“We expect the FOMC to cut rates by another 50bps between now and the end of the year (25bps each in the September and October meetings), but won’t be surprised by a 50bp cut in September or even an intermeeting cut if market conditions deteriorate sharply or if US labor market data suddenly show significant weakness. The trade war continues to intensify, and we believe this is the main risk that will drive further Fed easing. .. .Chair Powell is likely to leave the door open for further cuts by reiterating that the Fed will act as appropriate to “sustain the expansion.”
“We expect the Fed to cut the target range for the federal funds rate 25 bps to 1¾ to 2%. With the deteriorating global outlook, the weak jobs report, and public commentary from doves, there will be an argument made for 50bps. But, we know from the July minutes that roughly half the FOMC participants didn’t want a cut then, and recent commentary show many of them to still be in that mindset—there will also be an argument for no cut.”
“All told, the meeting should keep the door open for additional easing over the next few months. .. If, as we expect, the FOMC delivers another 25 bps rate cut on September 18, then the mid-point of the target range for the fed funds rate will indeed stand at 1.88%. Although it may be a stretch to expect that 9 FOMC members will shift their dot down another 25 bps, we think that a sizeable number, maybe 6 or 7, will shift down to 1.63% by the end of 2019. Such a shift would suggest that another 25 bps rate cut by the end of the year is a real possibility.
“We expect the FOMC to cut the federal funds target range by 25bp to 1.75-2.00% at the 17-18 September policy meeting. We look for one more 25bp rate cut at the subsequent meeting in October.”
“Our own base case remains one more cut this year after September and we still see a substantial likelihood of two. However the latest developments on trade / Brexit have raised the possibility that the next move may be postponed from October to December.”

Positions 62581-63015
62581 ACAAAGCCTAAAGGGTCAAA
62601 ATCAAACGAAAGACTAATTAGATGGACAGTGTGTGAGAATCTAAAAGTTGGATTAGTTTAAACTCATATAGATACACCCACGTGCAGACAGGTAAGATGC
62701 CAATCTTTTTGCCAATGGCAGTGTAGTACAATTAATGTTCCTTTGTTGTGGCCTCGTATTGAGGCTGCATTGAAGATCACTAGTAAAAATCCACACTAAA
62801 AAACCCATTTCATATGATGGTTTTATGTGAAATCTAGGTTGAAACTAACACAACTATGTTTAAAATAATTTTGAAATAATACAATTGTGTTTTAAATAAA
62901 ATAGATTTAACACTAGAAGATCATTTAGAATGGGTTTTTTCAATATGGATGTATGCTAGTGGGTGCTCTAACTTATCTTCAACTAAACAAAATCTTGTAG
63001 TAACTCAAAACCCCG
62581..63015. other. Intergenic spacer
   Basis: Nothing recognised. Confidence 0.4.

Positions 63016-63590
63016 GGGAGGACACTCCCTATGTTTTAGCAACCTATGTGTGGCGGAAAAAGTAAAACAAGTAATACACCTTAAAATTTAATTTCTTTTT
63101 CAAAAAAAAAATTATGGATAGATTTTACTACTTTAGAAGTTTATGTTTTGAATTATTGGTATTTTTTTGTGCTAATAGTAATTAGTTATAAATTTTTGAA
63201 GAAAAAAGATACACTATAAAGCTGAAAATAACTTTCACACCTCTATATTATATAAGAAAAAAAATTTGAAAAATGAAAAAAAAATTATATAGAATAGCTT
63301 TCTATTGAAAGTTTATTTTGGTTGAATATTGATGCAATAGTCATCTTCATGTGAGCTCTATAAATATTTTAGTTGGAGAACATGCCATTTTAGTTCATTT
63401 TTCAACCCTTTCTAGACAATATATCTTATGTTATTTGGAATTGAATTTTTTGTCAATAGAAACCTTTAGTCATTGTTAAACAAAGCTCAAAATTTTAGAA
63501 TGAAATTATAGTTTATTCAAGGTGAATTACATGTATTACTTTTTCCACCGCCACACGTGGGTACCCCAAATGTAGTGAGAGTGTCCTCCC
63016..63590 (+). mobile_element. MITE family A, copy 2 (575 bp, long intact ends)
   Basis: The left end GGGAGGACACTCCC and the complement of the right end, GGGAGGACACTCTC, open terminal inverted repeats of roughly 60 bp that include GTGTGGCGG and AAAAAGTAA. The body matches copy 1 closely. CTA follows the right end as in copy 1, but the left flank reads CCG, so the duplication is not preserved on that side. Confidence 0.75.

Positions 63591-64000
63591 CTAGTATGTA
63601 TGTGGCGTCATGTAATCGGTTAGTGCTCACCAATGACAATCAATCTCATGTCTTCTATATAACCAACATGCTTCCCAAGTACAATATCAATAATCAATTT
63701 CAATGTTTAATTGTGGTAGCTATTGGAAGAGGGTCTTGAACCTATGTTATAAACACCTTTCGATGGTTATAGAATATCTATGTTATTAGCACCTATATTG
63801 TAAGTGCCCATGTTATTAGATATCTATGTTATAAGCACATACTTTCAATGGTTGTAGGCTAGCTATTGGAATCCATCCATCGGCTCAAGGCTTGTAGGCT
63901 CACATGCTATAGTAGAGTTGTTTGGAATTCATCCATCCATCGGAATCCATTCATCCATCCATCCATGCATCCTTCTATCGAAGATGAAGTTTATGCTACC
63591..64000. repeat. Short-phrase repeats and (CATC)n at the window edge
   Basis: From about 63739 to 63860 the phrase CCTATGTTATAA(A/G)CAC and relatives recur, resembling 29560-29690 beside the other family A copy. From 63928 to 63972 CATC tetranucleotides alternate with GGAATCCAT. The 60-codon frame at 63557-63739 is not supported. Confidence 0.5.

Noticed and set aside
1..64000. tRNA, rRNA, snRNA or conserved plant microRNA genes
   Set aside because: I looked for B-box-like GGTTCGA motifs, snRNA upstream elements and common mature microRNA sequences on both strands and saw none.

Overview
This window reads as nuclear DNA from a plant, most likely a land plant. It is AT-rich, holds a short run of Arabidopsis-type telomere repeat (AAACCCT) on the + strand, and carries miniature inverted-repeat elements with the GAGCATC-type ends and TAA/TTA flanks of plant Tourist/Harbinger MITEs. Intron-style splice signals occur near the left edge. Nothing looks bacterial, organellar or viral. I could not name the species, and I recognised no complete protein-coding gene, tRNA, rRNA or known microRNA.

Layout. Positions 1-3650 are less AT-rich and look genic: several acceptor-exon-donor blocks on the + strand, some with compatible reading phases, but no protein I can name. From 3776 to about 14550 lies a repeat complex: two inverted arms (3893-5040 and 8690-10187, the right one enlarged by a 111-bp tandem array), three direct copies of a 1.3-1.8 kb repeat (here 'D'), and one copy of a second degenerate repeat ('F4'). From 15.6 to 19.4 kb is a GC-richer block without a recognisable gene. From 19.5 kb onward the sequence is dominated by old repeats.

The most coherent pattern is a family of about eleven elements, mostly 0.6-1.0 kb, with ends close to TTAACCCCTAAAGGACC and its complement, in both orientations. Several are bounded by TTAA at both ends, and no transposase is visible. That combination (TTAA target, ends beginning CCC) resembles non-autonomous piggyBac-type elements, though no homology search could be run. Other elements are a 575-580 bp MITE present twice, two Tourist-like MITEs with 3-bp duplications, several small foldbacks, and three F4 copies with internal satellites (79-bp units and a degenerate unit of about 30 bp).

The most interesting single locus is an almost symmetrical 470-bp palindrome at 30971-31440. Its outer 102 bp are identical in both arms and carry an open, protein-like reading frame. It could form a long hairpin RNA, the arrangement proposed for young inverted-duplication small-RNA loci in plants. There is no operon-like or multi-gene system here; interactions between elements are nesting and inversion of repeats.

“We believe the median interest rate ‘dot’ projection will indicate no further easings are expected this year, and that policy rates are expected to be on hold next year as well. We expect the statement will continue to note that ‘uncertainties about [the] outlook remain’ which the Fed ‘will continue to monitor’ and ‘will act as appropriate to sustain the expansion.’
“We do not expect the September rate cut to be the last of this cycle. With accumulating evidence that the economy is slowing amid greater sensitivity to trade turmoil, we recently adjusted our call to reflect a further cumulative 75bps of rate cuts after [Wednesday’s] reduction. Following the September meeting, we expect 25bp rate cuts at the October, December and January meetings.”
“The market consensus surrounding the upcoming monetary policy deliberations is that the FOMC will undertake a second midcourse correction and lower the Fed Funds rate target by 25 basis points, establishing a new 1.75% to 2% target cone centered around 1.875%. Older readers may remember that NASA only needed one midcourse correction on its way to the moon, but the Fed seems to need repeated corrections if the consensus view of a December rate cut also comes through. The really interesting thing about the market’s Fed call is that no one, including the Fed, seems to be able to articulate a good reason why short rates are being lowered.”